Red is the color of love on Valentine’s Day.
In Psychology, red is vibrant, exciting, and stimulating. It is associated with strong emotions and stamina and signifies power, creativity, warmth, strength, and courage.
Red is one of the festive colors of the Christmas season that we have just celebrated as we slowly emerged from the pandemic. It is the dominant color in our decorations, the clothes we wore to gatherings, family feasts, and annual pictorials.
Red is also dominant in popular and favorite food items. It is the color that we see in ham, sausages, bacon, hot dogs, and other processed meat. It is the color – aside from reddish pink or pinkish red – that nitrates and nitrites impart to processed or “cured” meat.
These chemical compounds are used to prevent the growth of bacteria like enterobacteriaceae and clostridium in pork, beef, chicken, and other meat and to prolong its shelf-life. Nitrates and nitrites also add flavor and saltiness to these foods, making us crave for more.
In the stomach, nitrates are turned into nitrites which interact with compounds in meat, leading to the formation of nitrosamines. These nitrosamines are considered as potential carcinogens and have been linked to increased risk for cancer of body organs, especially the large intestines (colon).
It is said that the link or connection still needs to be established, but medical experts say that it is prudent to minimize intake of cured or processed foods. Studies have shown that free radical damage and alterations in our DNA are involved in carcinogenesis brought about by nitrosamines.
Ascorbic acid and alpha-tocopherol, on the other hand, are considered as anti-oxidants that retard the formation of nitrosamines. We can get them from fresh fruits and vegetables.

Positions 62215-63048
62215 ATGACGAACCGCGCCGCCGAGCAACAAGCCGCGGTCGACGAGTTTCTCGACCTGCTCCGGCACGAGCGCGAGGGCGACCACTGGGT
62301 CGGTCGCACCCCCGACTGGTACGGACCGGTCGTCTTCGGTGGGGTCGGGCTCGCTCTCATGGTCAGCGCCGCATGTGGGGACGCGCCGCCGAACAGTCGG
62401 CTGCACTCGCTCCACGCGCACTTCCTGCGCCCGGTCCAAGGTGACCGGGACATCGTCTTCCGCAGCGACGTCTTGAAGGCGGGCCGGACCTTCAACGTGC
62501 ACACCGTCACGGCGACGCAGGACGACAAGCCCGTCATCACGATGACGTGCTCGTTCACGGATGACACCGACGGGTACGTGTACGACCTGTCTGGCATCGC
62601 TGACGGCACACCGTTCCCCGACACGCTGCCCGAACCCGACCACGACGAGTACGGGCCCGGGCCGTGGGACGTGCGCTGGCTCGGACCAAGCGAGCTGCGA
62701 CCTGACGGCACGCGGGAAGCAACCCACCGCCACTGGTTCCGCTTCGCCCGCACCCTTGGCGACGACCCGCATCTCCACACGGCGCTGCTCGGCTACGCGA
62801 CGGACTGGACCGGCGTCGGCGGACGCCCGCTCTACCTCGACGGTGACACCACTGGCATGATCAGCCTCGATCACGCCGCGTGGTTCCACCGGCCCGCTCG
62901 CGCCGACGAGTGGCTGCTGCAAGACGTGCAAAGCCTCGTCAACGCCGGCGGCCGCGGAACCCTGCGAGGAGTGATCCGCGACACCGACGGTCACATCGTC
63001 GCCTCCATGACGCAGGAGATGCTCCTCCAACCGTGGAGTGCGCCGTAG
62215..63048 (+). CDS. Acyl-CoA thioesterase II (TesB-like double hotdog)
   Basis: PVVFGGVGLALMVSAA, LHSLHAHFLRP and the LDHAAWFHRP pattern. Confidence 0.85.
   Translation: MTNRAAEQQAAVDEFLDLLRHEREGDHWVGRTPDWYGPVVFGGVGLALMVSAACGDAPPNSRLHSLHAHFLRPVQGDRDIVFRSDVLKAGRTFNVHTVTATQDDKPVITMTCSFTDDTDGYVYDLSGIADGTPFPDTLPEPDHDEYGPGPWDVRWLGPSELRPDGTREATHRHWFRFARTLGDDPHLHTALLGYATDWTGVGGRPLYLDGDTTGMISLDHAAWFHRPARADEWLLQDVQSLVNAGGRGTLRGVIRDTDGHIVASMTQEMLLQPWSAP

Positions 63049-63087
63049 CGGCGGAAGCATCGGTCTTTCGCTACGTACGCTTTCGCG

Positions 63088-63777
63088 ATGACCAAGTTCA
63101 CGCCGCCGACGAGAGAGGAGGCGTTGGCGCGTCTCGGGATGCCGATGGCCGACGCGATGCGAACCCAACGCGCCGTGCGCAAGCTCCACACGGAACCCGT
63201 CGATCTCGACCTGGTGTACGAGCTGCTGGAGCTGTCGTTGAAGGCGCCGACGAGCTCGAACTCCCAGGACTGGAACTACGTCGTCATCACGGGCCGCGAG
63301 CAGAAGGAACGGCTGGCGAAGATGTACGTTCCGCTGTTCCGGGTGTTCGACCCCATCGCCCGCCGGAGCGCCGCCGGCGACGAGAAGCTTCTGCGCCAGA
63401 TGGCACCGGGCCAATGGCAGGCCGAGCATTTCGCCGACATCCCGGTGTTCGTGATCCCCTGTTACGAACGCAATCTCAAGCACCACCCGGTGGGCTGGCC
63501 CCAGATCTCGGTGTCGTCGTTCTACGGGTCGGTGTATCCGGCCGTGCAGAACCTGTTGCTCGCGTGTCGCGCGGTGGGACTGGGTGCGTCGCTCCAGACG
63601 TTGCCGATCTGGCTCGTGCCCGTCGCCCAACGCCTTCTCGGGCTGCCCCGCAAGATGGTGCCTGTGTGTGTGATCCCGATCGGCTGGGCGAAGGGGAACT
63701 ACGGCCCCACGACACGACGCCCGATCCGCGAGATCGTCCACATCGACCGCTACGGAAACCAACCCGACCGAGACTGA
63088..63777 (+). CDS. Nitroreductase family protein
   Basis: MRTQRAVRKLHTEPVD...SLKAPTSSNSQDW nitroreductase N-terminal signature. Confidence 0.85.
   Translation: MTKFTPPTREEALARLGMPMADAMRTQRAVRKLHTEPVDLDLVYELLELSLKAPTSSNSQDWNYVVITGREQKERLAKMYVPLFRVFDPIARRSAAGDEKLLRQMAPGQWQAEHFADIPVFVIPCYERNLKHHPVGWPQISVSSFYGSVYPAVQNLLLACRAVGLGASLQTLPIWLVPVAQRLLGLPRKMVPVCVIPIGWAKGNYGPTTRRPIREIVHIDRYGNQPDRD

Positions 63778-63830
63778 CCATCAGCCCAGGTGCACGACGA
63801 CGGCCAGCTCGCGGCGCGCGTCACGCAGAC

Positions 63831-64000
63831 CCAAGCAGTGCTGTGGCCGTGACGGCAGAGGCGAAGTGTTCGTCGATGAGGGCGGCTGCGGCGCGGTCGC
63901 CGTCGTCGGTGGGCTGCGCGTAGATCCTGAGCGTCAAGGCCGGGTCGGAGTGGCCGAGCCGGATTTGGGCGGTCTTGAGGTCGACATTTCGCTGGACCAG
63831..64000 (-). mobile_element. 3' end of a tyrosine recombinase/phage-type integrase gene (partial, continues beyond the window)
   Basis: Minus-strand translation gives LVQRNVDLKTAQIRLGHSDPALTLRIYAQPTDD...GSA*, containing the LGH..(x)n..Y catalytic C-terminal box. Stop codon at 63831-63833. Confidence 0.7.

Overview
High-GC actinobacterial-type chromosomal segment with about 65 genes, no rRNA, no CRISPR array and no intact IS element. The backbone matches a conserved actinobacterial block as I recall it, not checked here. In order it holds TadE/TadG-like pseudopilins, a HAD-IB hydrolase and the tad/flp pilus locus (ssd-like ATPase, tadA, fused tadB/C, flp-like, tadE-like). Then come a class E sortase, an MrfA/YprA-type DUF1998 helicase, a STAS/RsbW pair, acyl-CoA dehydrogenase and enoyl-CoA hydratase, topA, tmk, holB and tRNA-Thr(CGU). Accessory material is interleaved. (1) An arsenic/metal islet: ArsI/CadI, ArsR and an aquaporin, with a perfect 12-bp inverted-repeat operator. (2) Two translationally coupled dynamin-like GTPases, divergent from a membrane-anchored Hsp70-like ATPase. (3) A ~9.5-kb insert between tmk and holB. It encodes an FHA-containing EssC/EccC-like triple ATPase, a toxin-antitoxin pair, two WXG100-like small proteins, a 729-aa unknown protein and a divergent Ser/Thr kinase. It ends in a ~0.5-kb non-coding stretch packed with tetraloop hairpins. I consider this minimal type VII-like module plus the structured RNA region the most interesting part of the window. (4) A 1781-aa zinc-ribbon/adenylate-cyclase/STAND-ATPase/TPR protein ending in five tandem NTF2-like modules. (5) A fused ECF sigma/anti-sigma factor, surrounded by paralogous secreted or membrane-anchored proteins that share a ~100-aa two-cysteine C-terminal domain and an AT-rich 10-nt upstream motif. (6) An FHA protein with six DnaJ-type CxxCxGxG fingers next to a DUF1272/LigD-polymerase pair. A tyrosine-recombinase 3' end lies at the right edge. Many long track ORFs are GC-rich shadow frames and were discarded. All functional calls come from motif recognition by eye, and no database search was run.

There is an increasing number of overweight and obese children. A study by Nguyen et. al published in the Journal of the American Medical Association (JAMA) Pediatrics and discussed in Medscape has shown that while consumption of 100 percent fruit juice can help meet the daily recommended requirements of essential vitamins, antioxidants, and polyphenols that can contribute to a healthy dietary pattern, there is concern that intake of 100 percent fruit juice may contribute to weight gain due to the high amount of free sugars and energy.
It was shown that a daily serving of a glass or 230 ml of 100 percent fruit juice was associated with a 0.03 to 0.15 increase in body mass index in children.
The authors stated their findings in the study are in line with the American Academy of Pediatrics guidelines that children younger than six years old should consume less than a glass of fruit juice per day.
While further studies are needed to “evaluate the effect of fruit juice consumption on body weight at different intake levels and with different types of juice, the authors state that their findings “are in support of public health guidance to limit consumption of 100 percent fruit juice to prevent overweight and obesity”.